What’s Causing the Rise in Diabetes?

Butter cookies, Dove chocolates and crunchy noodle chips: Just a few modern goodies that have overtaken young people's traditional diets.

Butter cookies, Dove chocolates and crunchy noodle chips: Just a few modern, unhealthy  goodies that have overtaken young people’s traditional diets.

The August edition of National  Geographic has a very frightening, eye-opening, extensive article entitled “Sugar: Why We Can’t Resist It” which points out just how prevalent this condition has become in the world.  One paragraph (p. 96) reports:  Why in 1980 did 153 million people in the States have diabetes and now we’re up to 347 million?  The culprit:  Sugar.

While Mrs. River, our president and Jalin’s mom most likely didn’t get diabetes due to sugar overload, I can see it easily happening in the country’s younger generation, especially the kids.

It was great when China opened up to the outside world in the early 80’s, but the open-door policy did bring a huge negative change to the country, namely in people’s diets.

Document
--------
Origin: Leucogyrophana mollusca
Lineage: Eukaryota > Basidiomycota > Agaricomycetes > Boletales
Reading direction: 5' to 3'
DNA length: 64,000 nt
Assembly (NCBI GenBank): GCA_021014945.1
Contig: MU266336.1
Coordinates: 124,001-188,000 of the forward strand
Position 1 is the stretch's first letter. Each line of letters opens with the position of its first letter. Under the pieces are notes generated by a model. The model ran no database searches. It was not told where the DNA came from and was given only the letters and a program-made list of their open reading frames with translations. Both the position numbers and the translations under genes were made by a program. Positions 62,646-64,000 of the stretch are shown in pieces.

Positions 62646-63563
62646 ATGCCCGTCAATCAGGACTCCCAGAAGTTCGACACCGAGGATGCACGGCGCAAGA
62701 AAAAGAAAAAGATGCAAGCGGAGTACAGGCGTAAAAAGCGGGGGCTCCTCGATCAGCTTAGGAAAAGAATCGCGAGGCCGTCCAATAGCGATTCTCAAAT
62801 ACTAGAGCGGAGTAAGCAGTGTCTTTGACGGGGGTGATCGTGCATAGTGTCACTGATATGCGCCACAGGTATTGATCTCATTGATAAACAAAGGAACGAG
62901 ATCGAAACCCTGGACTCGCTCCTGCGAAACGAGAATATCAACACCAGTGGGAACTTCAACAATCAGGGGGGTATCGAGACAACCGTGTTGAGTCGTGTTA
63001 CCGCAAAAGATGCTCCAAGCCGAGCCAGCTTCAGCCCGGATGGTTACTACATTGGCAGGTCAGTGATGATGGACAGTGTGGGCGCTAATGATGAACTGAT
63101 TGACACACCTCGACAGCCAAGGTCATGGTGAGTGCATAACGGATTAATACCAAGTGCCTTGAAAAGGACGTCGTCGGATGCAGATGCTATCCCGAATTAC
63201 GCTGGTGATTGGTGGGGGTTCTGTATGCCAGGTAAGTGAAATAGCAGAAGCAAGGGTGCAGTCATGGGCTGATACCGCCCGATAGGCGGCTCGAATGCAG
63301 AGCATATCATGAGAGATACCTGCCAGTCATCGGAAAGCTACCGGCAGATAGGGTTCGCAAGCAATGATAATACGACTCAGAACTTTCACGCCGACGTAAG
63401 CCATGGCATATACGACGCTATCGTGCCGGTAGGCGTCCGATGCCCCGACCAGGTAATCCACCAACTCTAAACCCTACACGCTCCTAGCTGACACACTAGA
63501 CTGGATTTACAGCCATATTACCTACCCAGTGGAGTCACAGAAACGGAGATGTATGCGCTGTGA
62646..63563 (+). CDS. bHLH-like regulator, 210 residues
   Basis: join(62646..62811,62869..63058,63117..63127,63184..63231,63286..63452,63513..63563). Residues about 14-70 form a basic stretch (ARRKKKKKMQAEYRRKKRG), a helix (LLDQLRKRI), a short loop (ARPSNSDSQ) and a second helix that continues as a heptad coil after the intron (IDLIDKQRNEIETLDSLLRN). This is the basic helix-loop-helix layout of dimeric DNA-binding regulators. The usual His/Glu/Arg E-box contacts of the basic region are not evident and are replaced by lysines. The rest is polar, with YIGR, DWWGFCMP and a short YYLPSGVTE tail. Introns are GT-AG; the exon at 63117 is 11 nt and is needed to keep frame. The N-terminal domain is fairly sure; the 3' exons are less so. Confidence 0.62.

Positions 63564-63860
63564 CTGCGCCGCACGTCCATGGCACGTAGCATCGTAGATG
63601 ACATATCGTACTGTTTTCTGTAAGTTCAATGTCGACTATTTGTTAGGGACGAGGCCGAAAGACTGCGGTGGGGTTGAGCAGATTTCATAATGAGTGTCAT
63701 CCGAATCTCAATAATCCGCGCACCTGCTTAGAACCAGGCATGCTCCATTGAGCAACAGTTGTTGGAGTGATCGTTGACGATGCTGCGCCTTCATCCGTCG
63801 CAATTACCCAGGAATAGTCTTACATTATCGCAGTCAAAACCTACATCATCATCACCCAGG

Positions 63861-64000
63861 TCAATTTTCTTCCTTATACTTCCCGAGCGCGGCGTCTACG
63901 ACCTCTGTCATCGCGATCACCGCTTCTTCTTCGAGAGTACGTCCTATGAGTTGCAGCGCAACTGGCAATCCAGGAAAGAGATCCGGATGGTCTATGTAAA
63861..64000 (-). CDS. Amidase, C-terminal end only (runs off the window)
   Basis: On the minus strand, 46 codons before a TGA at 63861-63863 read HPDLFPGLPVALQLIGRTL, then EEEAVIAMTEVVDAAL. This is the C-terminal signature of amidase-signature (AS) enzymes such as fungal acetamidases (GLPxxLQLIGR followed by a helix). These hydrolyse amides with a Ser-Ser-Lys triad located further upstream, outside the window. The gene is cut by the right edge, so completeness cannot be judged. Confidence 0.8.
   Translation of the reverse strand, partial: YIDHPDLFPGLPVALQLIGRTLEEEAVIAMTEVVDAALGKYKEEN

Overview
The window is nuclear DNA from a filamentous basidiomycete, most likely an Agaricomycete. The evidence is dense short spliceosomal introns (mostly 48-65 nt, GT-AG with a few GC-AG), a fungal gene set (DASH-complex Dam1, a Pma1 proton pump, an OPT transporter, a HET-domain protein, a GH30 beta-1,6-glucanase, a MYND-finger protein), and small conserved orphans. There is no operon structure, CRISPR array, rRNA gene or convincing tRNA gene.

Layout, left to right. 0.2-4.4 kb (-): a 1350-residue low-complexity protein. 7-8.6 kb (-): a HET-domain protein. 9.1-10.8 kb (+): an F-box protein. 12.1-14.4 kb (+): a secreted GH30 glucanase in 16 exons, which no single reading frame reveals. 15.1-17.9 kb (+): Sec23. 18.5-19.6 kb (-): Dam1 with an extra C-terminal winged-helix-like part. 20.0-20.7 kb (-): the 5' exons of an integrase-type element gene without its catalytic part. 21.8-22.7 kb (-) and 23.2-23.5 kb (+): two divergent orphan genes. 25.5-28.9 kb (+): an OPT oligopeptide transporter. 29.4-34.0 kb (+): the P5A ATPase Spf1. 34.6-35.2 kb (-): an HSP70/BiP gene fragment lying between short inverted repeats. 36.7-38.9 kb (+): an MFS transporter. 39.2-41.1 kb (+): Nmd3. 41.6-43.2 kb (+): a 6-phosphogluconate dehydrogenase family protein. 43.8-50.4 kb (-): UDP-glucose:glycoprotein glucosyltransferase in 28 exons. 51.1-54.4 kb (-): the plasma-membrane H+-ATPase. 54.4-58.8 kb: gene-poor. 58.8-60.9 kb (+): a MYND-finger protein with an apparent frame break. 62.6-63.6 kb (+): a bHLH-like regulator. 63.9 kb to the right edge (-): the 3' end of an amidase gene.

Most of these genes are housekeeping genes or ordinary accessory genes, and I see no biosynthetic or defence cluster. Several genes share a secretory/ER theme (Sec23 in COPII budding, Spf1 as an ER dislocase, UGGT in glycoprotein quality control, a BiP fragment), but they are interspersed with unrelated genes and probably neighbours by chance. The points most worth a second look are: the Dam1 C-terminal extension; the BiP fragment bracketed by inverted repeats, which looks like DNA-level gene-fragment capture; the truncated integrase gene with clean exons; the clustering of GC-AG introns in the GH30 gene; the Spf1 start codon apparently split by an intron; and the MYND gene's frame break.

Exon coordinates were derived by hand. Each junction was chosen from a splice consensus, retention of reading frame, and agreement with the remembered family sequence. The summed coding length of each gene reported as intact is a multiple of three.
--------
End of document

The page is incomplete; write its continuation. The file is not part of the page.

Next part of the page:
In downtown Luzhou, our McDonalds always has a long line for ice-cream cones, served from this street-side walk-up window.

In downtown Luzhou, our McDonalds always has a long line for ice-cream cones, served from this street-side walk-up window.

All those fast-food chain restaurants, food and drink products from America and other countries seized China by storm.  Walking in any grocery store now yields aisles full of chocolates (Dove, Nestle, Hershey’s, Cadburys), soft drinks and juices (Fanta, Coke, Pepsi, Sprite, Minutemaid and tons of sugar-filled Chinese brands as well), kids’ single servings of sweetened, flavored pure milk products (strawberry, chocolate, vanilla, apple, melon), cookies galore, and a huge variety of  ice-cream bars not to mention all the sugary breads and cakes that have overtaken all the bakeries.

Ah, those delicious, wonderful bakeries!

Years ago, bread was traditionally steamed mantou, both plain and lightly sweetened. Now European style bakeries which cater to Chinese tastes have overtaken all shopping districts.  Bakeries can be found on every street selling to the masses sugar-laden buttery sponge cakes, crunchy cookies and fluffy bread buns or loaves. In fact, the breakfast of many school kids, including my college students, consists of a piece of yellow sponge cake and a carton of sweetened milk picked up on the way to early morning classes.